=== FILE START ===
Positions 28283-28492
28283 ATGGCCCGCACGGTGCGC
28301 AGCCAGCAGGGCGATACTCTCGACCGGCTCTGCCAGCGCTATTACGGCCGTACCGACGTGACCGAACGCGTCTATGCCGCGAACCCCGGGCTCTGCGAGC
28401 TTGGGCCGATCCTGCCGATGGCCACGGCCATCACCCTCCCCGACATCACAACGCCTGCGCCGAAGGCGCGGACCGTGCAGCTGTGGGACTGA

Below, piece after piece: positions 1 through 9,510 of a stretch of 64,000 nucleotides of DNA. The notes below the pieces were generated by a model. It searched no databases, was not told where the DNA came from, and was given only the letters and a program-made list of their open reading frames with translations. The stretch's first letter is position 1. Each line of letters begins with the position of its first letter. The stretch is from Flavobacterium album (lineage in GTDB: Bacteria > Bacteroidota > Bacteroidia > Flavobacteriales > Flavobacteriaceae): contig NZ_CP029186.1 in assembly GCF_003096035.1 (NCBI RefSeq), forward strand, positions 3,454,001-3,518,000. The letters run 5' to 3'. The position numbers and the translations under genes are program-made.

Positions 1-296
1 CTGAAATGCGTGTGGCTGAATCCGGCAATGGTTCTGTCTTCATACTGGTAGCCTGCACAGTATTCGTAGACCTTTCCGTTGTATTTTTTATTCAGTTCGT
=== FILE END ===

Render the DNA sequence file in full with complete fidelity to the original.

Positions 28283-28492
28283 ATGGCCCGCACGGTGCGC
28301 AGCCAGCAGGGCGATACTCTCGACCGGCTCTGCCAGCGCTATTACGGCCGTACCGACGTGACCGAACGCGTCTATGCCGCGAACCCCGGGCTCTGCGAGC
28401 TTGGGCCGATCCTGCCGATGGCCACGGCCATCACCCTCCCCGACATCACAACGCCTGCGCCGAAGGCGCGGACCGTGCAGCTGTGGGACTGA

Below, piece after piece: positions 1 through 9,510 of a stretch of 64,000 nucleotides of DNA. The notes below the pieces were generated by a model. It searched no databases, was not told where the DNA came from, and was given only the letters and a program-made list of their open reading frames with translations. The stretch's first letter is position 1. Each line of letters begins with the position of its first letter. The stretch is from Flavobacterium album (lineage in GTDB: Bacteria > Bacteroidota > Bacteroidia > Flavobacteriales > Flavobacteriaceae): contig NZ_CP029186.1 in assembly GCF_003096035.1 (NCBI RefSeq), forward strand, positions 3,454,001-3,518,000. The letters run 5' to 3'. The position numbers and the translations under genes are program-made.

Positions 1-296
1 CTGAAATGCGTGTGGCTGAATCCGGCAATGGTTCTGTCTTCATACTGGTAGCCTGCACAGTATTCGTAGACCTTTCCGTTGTATTTTTTATTCAGTTCGT